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Jul 14, 2018 8:31 AMPublication: The Southampton Press

Officials: Hampton Bays Well Field Should Be Operational By July 18; Water Issues Should Lessen

A strain on the Hampton Bays water supply has caused a discoloration of the water for many homeowners.
Jul 17, 2018 1:38 PM

The Southampton Town Board announced last week that the Hampton Bays Water District’s three out-of-service wells, which were shut down last year after traces of two unregulated chemicals were found, will be back online by Wednesday, July 18.

As a result, hamlet residents should expect to see issues regarding their water pressure and discoloration improve.

“It should not be an issue after next week,” Southampton Town Supervisor Jay Schneiderman said at a work session on Thursday, July 12.

The Hampton Bays Water District is expecting to complete the testing of water from its downtown well field within the next week. The district recently installed a $1 million carbon filtration system, which will remove the contaminants—perfluorooctane sulfonate, or PFOS, and perfluorooctanoic acid, or PFOA—from the drinking water, according to the district’s superintendent, Robert King.

Last year, testing of the three wells revealed that the water contained 73 parts per trillion, or ppt, of the contaminants. The Environmental Protection Agency’s limit is 70 ppt.

Mr. King could not say whether the town’s mandatory odd-and-even lawn watering schedule for the hamlet would continue after the wells are back online. Earlier this month, the town mandated that hamlet residents only water their lawns on alternating days: those with an even street address may water their lawns on even-numbered calendar days, and vice-versa, in an attempt to save water.

However, on Friday, Mr. King said that most homeowners are not abiding by the regulation, and he acknowledged, “There’s really no way to enforce it,” other than knocking on people’s doors when officials notice their sprinklers running.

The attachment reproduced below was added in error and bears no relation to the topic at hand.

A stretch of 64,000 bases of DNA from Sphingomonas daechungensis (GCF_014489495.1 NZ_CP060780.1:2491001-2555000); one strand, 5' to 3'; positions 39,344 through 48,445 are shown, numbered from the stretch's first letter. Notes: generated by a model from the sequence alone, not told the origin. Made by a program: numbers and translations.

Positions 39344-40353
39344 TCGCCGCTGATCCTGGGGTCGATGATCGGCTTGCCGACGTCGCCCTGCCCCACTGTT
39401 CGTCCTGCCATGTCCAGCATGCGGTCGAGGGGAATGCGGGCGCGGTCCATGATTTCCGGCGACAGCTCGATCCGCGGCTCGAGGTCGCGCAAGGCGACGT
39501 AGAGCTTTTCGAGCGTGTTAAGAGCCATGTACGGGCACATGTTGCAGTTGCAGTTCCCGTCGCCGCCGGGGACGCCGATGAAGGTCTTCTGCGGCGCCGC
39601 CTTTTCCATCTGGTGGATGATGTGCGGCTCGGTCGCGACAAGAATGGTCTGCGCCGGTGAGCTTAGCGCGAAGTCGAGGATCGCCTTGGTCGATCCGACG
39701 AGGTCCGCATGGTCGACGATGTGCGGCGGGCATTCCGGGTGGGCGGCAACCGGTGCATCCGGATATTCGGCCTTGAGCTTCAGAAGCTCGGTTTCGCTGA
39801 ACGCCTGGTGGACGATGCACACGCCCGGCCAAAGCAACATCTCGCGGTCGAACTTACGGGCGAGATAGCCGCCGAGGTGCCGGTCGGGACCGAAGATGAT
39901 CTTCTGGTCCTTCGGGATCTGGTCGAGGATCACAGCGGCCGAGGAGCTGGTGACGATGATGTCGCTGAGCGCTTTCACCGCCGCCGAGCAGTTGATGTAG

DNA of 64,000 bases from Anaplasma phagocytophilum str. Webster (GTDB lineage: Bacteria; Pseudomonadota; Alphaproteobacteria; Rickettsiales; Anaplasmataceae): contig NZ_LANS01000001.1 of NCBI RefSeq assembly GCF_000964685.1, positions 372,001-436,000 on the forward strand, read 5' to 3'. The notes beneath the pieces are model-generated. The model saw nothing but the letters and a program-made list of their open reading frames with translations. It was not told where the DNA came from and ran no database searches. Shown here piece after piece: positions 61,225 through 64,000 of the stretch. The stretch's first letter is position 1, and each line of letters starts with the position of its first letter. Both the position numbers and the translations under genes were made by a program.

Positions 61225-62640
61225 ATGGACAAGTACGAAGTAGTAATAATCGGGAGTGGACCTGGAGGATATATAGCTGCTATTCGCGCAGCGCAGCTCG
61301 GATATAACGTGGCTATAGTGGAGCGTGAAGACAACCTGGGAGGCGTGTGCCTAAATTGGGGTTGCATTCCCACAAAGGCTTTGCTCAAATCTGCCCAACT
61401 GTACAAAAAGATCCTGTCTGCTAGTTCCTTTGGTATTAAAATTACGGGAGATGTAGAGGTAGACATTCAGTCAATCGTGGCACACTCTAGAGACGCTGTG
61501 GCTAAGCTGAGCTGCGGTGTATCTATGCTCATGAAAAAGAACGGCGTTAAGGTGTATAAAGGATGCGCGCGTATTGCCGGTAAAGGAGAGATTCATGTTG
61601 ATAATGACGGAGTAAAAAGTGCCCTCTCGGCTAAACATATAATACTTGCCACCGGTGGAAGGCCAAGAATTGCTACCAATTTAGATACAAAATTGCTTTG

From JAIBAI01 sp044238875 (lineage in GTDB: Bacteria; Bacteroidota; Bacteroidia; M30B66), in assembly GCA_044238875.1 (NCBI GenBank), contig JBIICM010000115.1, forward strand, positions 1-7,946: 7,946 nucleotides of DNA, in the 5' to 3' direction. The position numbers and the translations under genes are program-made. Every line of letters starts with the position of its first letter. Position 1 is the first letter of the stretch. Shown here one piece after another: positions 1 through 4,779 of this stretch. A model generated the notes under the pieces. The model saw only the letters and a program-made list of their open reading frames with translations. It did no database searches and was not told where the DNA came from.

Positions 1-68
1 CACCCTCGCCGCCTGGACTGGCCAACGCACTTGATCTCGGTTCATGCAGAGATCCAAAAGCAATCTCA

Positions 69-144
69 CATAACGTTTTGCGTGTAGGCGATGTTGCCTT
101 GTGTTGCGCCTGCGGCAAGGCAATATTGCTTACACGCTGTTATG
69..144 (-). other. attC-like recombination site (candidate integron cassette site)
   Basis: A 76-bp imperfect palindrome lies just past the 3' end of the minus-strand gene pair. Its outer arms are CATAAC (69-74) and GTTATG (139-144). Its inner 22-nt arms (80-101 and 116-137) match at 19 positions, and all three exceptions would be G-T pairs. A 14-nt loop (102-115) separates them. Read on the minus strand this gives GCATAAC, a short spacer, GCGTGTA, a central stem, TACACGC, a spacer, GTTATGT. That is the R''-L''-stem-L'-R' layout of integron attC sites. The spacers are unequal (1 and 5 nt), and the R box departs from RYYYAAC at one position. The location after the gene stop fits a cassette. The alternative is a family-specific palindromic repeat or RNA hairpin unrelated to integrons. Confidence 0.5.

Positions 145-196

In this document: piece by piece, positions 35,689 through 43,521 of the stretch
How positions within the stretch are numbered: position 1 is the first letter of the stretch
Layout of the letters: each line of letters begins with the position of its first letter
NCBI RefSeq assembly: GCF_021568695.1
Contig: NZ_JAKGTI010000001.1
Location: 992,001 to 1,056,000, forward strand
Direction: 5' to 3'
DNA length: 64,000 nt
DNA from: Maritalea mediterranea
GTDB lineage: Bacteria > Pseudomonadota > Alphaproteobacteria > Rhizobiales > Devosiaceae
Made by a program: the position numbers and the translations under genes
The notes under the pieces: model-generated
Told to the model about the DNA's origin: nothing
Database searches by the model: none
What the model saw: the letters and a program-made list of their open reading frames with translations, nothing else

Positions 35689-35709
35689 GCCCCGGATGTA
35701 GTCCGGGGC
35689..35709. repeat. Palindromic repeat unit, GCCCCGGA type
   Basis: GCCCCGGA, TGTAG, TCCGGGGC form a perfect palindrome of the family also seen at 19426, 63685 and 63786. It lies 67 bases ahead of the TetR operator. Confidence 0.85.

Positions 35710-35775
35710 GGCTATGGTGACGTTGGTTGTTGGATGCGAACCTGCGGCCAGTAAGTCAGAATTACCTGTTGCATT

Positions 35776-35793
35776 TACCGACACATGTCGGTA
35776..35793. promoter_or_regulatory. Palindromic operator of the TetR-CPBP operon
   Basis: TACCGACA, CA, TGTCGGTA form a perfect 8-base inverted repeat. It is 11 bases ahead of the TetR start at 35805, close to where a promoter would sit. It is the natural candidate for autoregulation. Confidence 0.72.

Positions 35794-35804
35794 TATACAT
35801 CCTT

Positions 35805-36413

Due to the lack of attention paid to the new watering schedule, Mr. King said water conditions have scarcely improved. Water pressure, which he said is measured by volume, has been reported at 7 million gallons a day, whereas it should be closer to 9 million.

He anticipates that once the wells are operational, the pressure will top 9 million gallons per day, especially during peak weekdays: Monday, Wednesday and Friday.

In the meantime, crews are continuing to flush fire hydrants every morning, adding to the discoloration and sediment issue.

“We’ve never had these problems before when the wells were running—that’s why we’re attributing it to the wells,” Mr. King said. “We just know that the tanks are not full.”

Mr. Schneiderman said at the work session earlier this week that the water district has made “some adjustments” in the last few weeks to meet the needs of hamlet residents.

“We’re getting there,” he said.

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My King must be a little naive. To have those well out that long, who's watching the boat???



By knitter (1903), Southampton on Jul 14, 18 5:23 PM
My King must be a little naive. To have those well out that long, who's watching the boat???



By knitter (1903), Southampton on Jul 14, 18 5:32 PM
Hamster Bays gets the short end of the stick : /
By Aeshtron (412), Southampton on Jul 16, 18 10:41 AM
HBWD is a joke and the people that run it . SHTB fears them. Robert King has not met with the SHTB. Given the mismanagement of wells and the HBFD they should be fired! . HBWD needs to have SCWD take it over and clean it up.

By Hamptonsway (102), Southampton on Jul 16, 18 8:34 PM
July 16th and still getting black water - still nothing on their website - Mickey Mouse operation.
By HamptonDad (236), Hampton Bays on Jul 16, 18 9:53 PM